InsightsInsight - Family and Divorce - POSTED: August 11 2015
Coroners’ Courts 2015 – Can the family recover their costs?
Since the decision of Roach v Home Office 2009 costs judges have permitted recovery of inquest costs where they come within the definition of “costs of and incidental to” civil proceedings for negligence or breach of statutory duty. The recent decision of Lynch v Chief Constable of Warwickshire considered to what extent the costs of legal representation should be recovered.
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Attendance by the family legal team at an inquest might be justified but it needs to be of demonstrable benefit to the civil claim based on the principles of Gibson Settlement Trusts 1981. Although it is generally acknowledged that not all costs in representing a family will be recoverable and that the principle in Roach still remains, much depends on the approach of the costs judge in each case.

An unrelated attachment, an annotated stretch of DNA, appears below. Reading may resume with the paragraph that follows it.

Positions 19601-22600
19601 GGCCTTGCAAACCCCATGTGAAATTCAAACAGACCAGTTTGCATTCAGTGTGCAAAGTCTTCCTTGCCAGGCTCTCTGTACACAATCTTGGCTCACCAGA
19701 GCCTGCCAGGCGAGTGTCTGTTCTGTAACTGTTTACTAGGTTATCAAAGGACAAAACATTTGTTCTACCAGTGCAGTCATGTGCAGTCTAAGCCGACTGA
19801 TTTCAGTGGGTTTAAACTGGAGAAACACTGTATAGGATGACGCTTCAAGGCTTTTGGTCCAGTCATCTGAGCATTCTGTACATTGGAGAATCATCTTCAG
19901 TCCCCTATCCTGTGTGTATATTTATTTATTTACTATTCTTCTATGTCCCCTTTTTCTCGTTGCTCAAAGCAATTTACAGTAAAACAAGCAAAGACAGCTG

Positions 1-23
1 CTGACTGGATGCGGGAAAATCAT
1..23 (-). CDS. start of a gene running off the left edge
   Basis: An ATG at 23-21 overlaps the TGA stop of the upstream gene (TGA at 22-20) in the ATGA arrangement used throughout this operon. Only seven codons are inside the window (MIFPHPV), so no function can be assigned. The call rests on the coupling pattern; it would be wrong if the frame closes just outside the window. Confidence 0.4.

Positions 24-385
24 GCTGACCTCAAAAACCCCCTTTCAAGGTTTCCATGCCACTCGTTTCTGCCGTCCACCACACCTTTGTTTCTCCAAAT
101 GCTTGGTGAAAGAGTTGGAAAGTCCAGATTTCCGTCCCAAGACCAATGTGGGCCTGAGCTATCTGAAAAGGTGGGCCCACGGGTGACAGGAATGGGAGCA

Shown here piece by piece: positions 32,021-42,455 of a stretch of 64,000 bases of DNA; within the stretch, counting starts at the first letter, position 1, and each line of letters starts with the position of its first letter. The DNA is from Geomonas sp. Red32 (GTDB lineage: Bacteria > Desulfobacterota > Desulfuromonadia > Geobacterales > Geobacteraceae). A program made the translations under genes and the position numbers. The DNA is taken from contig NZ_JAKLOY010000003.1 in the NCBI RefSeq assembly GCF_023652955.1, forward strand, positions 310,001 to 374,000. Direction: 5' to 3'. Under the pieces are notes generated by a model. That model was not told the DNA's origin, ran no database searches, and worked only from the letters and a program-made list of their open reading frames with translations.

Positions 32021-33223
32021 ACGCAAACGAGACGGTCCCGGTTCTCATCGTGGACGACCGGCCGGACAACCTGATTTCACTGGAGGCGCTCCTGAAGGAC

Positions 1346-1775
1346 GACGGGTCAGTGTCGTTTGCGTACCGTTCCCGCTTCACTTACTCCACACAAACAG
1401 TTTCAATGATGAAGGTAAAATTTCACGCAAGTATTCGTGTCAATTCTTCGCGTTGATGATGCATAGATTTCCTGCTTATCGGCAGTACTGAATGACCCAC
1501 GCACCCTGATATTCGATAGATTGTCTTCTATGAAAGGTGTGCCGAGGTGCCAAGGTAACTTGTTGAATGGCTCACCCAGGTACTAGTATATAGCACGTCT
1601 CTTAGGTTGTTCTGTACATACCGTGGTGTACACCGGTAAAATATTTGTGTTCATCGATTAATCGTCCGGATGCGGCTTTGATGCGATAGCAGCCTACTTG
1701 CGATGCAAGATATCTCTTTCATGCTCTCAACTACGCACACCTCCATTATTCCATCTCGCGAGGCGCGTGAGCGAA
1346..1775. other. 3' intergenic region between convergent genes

Interested Persons are constantly reminded by Coroners that Inquests are not about fault but often the evidence given and factual findings of the coroner or jury do advance a civil claim for the family. The costs judge in Lynch has emphasised that only legal costs that are “reasonable and proportionate” (to the claim) are recoverable.
For advice, support and training on Inquests contact John Sheath on 01622 776406 or email JohnSheath@brachers.co.uk.
This content is correct at time of publication
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